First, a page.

- The Washington Times - Friday, September 28, 2001

NEW YORK (AP) The Internet's oversight board plans to devote its annual meeting in November to assessing the security of the domain-name system crucial to directing Web traffic and e-mail and how to respond to any threats.

The Internet Corporation for Assigned Names and Numbers' annual meeting is scheduled for Nov. 13-15 in Marina del Rey, Calif. Previously, the agenda was expected to include the ".pro" domain name and procedures for electing board members. Pending matters are likely to be delayed.

An announcement posted on ICANN's Web site stresses the importance of e-mail, instant messaging and the Web "to support emergency response, personal and other communications, and information sharing."

The domain-name system is highly decentralized, so it stands a good chance of withstanding concentrated attacks.

Still, ICANN chief executive Stuart Lynn said, failing to conduct an in-depth assessment "would be irresponsible" given the Sept. 11 attacks on the World Trade Center and the Pentagon.

Central to the domain-name system is a set of 13 root servers containing a list of 255 Internet suffixes, such as ".com," ".info" and ".uk." They are distributed throughout the world, though about half are in the United States, some sharing the same physical site.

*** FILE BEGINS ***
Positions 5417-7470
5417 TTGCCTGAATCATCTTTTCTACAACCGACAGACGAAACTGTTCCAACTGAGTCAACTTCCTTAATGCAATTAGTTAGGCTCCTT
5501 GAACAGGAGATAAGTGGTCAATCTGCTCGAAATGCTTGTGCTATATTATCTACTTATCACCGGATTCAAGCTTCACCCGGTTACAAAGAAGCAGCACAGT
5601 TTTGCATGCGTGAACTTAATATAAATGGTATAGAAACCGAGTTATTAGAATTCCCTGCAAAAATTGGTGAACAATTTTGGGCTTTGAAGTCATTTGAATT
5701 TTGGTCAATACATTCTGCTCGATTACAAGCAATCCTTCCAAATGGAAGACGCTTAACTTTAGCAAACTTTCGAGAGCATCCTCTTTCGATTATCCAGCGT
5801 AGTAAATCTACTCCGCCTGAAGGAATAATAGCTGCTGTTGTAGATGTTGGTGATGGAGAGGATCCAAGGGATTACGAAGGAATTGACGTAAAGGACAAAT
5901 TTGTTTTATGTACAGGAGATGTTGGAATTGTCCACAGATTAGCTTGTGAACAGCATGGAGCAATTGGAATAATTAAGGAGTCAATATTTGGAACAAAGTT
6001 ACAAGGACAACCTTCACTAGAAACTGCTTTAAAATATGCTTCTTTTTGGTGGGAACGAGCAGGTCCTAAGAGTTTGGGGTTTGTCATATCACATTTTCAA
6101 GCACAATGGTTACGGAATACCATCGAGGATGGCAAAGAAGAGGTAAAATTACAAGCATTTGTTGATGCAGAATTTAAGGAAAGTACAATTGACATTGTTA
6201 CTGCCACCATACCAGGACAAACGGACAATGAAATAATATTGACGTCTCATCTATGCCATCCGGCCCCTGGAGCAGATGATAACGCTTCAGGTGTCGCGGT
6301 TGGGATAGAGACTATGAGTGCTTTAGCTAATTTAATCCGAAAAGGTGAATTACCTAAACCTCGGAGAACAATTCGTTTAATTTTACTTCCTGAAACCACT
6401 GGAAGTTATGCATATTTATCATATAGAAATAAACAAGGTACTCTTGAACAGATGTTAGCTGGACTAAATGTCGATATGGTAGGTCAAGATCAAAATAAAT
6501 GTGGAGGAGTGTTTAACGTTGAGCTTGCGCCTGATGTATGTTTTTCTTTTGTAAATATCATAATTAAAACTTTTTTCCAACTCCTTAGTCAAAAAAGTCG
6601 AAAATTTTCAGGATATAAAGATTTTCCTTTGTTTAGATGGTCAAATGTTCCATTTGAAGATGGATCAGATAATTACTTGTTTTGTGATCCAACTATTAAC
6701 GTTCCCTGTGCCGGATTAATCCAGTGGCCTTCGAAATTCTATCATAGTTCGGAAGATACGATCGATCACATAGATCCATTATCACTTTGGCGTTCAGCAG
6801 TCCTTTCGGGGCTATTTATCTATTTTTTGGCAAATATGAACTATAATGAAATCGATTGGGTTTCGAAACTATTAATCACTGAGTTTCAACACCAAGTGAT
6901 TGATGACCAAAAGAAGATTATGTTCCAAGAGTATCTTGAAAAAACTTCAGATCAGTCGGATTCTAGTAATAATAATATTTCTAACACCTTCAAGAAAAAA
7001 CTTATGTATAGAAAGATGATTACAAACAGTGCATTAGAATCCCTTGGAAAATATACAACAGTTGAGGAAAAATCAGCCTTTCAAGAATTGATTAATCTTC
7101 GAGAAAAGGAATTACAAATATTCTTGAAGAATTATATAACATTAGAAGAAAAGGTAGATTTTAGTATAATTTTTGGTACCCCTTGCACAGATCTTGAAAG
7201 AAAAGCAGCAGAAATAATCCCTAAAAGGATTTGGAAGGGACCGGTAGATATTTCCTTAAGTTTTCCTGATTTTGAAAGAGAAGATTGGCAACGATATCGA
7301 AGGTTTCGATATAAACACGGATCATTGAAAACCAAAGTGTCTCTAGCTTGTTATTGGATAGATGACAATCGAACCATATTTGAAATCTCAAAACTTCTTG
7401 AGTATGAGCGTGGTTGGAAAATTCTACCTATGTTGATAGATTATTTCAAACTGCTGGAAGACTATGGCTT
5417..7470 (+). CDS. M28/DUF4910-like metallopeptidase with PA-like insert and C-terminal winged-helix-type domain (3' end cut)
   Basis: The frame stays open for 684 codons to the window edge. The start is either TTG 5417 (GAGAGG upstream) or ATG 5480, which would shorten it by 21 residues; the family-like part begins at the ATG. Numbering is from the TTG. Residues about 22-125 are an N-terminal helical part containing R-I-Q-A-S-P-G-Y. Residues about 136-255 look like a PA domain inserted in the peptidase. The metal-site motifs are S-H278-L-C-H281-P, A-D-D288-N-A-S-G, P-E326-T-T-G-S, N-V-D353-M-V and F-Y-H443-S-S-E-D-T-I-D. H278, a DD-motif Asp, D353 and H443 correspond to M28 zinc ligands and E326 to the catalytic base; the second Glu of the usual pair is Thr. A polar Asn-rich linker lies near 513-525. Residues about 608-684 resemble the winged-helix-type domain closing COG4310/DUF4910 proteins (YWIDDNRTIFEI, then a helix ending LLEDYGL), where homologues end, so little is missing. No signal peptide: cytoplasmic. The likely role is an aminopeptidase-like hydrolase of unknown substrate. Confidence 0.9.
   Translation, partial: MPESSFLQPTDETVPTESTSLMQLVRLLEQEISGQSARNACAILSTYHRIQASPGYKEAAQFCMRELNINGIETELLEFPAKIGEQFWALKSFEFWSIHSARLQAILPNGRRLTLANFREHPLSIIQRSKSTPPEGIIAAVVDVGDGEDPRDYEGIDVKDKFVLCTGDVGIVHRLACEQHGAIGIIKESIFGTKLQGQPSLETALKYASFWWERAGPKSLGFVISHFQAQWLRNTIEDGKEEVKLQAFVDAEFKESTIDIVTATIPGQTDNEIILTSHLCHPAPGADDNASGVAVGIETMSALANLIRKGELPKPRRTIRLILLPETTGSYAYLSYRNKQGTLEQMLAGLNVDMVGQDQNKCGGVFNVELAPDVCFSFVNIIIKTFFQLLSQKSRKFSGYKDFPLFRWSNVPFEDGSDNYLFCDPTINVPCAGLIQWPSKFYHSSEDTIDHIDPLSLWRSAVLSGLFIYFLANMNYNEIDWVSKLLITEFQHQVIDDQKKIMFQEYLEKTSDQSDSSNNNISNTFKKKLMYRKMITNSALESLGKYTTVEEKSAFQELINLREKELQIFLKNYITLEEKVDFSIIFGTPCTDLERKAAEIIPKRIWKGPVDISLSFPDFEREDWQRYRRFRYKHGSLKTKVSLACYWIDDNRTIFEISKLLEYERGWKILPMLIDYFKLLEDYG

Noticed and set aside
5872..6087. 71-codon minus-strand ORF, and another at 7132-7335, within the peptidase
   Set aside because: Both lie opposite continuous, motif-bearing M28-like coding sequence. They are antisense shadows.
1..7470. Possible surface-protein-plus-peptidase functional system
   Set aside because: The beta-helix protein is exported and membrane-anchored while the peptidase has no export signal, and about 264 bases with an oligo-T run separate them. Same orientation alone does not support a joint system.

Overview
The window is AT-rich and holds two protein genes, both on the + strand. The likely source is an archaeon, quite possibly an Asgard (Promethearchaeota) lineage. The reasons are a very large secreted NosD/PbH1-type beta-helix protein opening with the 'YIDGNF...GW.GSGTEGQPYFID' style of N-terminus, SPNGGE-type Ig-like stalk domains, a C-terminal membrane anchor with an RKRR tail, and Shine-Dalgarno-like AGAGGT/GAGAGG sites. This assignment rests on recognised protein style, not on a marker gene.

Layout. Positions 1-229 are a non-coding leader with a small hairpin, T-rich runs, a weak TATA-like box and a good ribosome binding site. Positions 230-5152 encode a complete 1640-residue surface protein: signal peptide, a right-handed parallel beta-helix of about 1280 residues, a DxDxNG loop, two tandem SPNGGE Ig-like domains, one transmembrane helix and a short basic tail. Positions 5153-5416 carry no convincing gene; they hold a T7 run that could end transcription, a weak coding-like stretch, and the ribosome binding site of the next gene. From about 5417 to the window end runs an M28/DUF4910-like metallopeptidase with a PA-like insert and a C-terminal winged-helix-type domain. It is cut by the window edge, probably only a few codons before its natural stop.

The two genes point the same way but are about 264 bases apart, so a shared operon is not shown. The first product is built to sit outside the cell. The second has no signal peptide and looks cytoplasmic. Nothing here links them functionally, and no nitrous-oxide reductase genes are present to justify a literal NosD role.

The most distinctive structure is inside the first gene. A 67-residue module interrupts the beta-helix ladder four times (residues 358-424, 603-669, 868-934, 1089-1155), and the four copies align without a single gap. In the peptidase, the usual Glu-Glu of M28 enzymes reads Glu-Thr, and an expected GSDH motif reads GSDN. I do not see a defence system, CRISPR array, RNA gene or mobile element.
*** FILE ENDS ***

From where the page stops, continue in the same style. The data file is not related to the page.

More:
A Web browser trying to reach "microsoft.com" checks a root server to locate the list of names ending in ".com." Thousands of domain name servers keep copies of that list, and the Web browser then checks one of them to locate Microsoft's internal name servers, which then direct users to specific Web pages.

The Internet has continued working even when one or more root servers temporarily failed. But Internet traffic gets slower as more servers go down.

And local outages can completely cut off groups of Internet users. For example, customers of a specific Internet service provider may not have any Web access should that provider's name servers fail.

Early this year, Internet users around the world were kept from MSNBC.com and other Microsoft sites because of a technician's error that jammed the company's internal name servers.

Occasionally, hackers have altered the directories to divert traffic to a Web page of their choosing.

ICANN was selected by the government in 1998 to handle the Internet's addressing policies.

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